Wednesday, March 26

Homeschooling the Early Years part 3

This morning the cell phone rang at 6:30am. The post office - "Your ducklings are in!" I quietly dressed and drove down the hill, trying to warm up the van as much as possible in the one mile between home and there so the little things wouldn't freeze. I tried to look awake.
"Hey, didn't I just see you?" our delivery man asked, opening the side door to the post office when I knocked. On Monday he had delivered us some duck eggs. Umm, not what I had ordered from the hatchery. The hatchery apologized and mailed out the ducklings the next day and I gave the fertilized eggs to a girlfriend who was up for trying to hatch them out.
Ducklings are our science for the week. Making science as hands on and as practical as possible has kept the kids and me from boredom. This concept of making learning as real life as possible extends to other subjects too but as for science, here are some of the things we've enjoyed.

1.) Take a nature walk and as often as possible.
We did this even living in the middle of the city. A quick drive for a few miles brought us to a city park with paved trails, nuts and crabapples to pick and quiet to enjoy. Everything, from when the different nuts ripened to the kinds of animal prints we found, was a lesson. You can further these lessons by bringing home things you've found and letting your kids draw or paint something from their walk in nature.

2.) Begin a nature journal.
Heavy duty card stock laced together with a cover decorated by each of your children will work great. Each time you take a walk or they play outside, let them draw or color a picture of what they've done or seen.

3.)Pick up a book of kitchen science or look online for ideas.
We learned how clouds and rain are formed by boiling water in a teakettle and holding a glass jar upside down over the spout as the steam came out. Very cool. It's been at least a year and a half since we did that and our older two still talk about how clouds are made.

4.) Visit farms.
Your local home school co-op or league (join one!) will be a great resource for finding out about already existing field trips or meeting families who farm so you can set one up yourself. We've visited a few dairy farms, a sheep farm, and a hay farm with a goat, ducks, dogs, and horses.

5.) Bake with your kids.
Why do the cookies puff up as they bake? Why does the bread grow when it sits by the heat to rise? Why does the sugar and butter turn to caramel?

6.) Take things apart.
Toasters, old toys, whatever! Give your kids a small screwdriver and let them go! We put Kaelin and Douglas to work unscrewing old screws from the wall beams in our new kitchen. They thought it was great.

7.) Read good books that deal with nature, habitats, climates, weather and engineering in practical ways.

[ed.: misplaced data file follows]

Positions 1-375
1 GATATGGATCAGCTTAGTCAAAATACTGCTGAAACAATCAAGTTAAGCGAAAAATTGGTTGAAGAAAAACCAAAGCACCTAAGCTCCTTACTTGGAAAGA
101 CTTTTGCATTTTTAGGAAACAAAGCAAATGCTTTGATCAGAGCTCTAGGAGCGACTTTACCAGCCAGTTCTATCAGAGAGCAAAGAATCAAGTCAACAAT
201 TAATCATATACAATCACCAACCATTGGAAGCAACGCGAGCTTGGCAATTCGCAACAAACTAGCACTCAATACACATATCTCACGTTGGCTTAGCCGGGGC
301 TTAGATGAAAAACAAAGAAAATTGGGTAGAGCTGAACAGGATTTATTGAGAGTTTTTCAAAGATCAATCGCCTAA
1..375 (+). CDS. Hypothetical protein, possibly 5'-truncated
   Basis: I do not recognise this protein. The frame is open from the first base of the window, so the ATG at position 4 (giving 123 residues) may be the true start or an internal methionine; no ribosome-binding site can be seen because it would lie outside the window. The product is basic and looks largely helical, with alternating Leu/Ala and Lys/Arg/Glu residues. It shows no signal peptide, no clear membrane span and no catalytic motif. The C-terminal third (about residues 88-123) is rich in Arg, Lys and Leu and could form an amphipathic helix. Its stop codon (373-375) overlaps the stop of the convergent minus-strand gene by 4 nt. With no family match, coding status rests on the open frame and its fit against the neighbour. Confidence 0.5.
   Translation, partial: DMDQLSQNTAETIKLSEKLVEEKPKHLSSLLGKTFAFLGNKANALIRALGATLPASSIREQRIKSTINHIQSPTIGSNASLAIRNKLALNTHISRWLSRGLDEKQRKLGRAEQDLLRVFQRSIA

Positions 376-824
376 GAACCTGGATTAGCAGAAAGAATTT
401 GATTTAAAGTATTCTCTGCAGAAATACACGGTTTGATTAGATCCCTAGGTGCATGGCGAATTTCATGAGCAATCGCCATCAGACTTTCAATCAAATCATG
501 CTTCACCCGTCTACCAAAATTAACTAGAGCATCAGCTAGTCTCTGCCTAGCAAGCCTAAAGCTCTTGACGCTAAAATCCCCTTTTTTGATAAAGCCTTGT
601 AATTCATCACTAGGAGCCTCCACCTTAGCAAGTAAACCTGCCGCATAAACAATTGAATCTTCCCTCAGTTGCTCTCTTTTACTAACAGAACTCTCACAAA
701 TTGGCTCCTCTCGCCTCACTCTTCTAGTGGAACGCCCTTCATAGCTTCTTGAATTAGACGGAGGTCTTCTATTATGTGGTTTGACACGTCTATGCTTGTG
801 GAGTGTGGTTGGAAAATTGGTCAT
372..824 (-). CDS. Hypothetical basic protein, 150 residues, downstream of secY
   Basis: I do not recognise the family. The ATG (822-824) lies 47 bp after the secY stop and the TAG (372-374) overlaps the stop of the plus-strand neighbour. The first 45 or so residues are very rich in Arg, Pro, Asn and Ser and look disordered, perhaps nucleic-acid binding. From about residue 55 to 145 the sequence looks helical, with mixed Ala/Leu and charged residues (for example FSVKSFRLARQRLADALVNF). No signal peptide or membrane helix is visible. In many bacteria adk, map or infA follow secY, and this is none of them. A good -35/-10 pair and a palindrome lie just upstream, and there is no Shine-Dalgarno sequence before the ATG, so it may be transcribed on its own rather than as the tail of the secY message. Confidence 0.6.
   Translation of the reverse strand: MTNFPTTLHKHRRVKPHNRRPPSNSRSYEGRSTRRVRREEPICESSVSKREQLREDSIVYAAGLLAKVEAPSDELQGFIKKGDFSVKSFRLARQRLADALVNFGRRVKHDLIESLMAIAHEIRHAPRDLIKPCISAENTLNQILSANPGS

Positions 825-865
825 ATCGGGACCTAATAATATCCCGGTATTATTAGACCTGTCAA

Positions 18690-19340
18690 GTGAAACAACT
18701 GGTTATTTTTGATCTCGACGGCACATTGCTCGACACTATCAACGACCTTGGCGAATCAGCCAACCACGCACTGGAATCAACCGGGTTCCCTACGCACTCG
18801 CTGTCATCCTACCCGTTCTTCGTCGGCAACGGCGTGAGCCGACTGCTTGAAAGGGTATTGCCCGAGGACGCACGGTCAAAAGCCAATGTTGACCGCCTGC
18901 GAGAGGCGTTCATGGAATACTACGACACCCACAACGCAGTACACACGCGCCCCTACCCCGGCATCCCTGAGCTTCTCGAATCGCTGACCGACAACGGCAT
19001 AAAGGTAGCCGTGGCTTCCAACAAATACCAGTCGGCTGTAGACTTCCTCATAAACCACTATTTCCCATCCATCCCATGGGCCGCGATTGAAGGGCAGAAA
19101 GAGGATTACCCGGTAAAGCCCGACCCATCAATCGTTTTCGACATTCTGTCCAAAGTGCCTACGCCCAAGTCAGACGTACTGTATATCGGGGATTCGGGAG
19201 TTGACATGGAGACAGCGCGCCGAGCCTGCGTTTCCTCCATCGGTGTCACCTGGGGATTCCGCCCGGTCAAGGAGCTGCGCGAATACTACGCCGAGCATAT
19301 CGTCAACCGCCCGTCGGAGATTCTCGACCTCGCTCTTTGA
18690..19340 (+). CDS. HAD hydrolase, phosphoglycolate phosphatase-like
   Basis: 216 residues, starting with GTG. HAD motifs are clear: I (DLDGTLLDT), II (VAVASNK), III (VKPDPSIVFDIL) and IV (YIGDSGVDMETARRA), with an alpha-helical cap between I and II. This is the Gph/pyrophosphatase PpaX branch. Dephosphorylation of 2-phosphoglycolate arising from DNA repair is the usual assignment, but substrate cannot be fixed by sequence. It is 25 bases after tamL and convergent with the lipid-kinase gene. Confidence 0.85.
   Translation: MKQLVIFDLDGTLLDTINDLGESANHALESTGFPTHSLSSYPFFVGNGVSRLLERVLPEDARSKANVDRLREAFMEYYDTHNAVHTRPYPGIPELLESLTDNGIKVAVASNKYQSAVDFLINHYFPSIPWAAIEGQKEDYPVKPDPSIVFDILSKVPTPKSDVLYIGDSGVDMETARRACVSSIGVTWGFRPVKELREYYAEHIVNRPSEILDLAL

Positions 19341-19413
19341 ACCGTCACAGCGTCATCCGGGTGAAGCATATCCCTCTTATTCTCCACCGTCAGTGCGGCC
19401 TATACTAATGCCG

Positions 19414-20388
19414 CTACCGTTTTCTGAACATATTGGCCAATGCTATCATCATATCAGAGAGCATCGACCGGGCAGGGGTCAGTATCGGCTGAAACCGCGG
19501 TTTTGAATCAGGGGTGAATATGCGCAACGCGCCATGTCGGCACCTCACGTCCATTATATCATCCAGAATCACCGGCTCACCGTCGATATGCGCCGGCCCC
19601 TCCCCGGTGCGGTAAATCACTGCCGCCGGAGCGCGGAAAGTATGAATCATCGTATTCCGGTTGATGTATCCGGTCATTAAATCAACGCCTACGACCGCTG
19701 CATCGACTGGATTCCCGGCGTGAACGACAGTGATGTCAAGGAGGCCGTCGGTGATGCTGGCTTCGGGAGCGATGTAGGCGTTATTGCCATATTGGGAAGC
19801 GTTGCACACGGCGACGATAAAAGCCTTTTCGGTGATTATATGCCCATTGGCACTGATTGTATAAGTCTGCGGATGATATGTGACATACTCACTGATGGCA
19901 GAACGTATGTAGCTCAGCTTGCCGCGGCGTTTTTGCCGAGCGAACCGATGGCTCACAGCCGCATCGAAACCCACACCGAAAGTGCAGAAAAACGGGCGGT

A story about a construction site from start to finish with all the mechanics of each vehicle and worker involved fascinates our kids. Reading about fictional animals and how they live and interact in the forest does too. What I try to avoid is dry science material that says, "This is a mammal. It is ____ big. It eats ____. It lives ____ years. The end."

8.) Do you really need an expensive curriculum?
We haven't used one yet though I'm certainly open to using a good one in the future. Taking the creation story and working our way through each item God created has kept us busy enough. We watched the stars, learned about the sun and eclipses, spent a few months learning about the ocean and everything that lives in it... Really, the ideas here are endless. Doing an online search for " whale sounds" or "beaver slapping its tail" or whatever subject we're on has brought up videos of just that for us to watch together. The internet is a great resource for videos, coloring pages, and games related to your subject.

9.) Start a bug collection.
We're gearing up for this now that th snow is melted and the days a re getting warmer. I plan on using a Styrofoam board to mount the bugs with straight pins. We have empty baby food jars for the kids to catch the bugs with and I'll put a cotton ball with some nail polish remover on it inside after the kids bring them to me to kill them. We'll find out what they are and make a label.

For the rest of you that home school, what have you found that teaches and keeps your kids interest?


Anonymous said...

Rather than killing the insects, why don't you capture them in a jar and then let your children draw them. Or take a picture. That way, you aren't destroying life.
(And just so you know I'm not some sort of bug nut, I'm all for killing the ones that come into my home. But when they are outside, we let them live.)
My sister and I in fourth grade had to do a bug collection. We really hated the idea of killing the bugs though. We almost flunked the course because we wouldn't participate. But then my mom came up with the idea of capturing them and then having us draw them. We both got A's for that and we impressed the teacher too!
Just a thought...


Me said...

What a nice idea, Jenni.
We are a family with a healthy respect for living things also and our daughter might take to your idea, having a gentler stomach and being the artist in residence here. Knowing our son, I know he'd love to have a bug collection handy to look at all year and that's why we'll pin them up.
Living in the country with so many insects, I'm sure we won't be harming any ecosystems with our collection or we wouldn't think of doing it.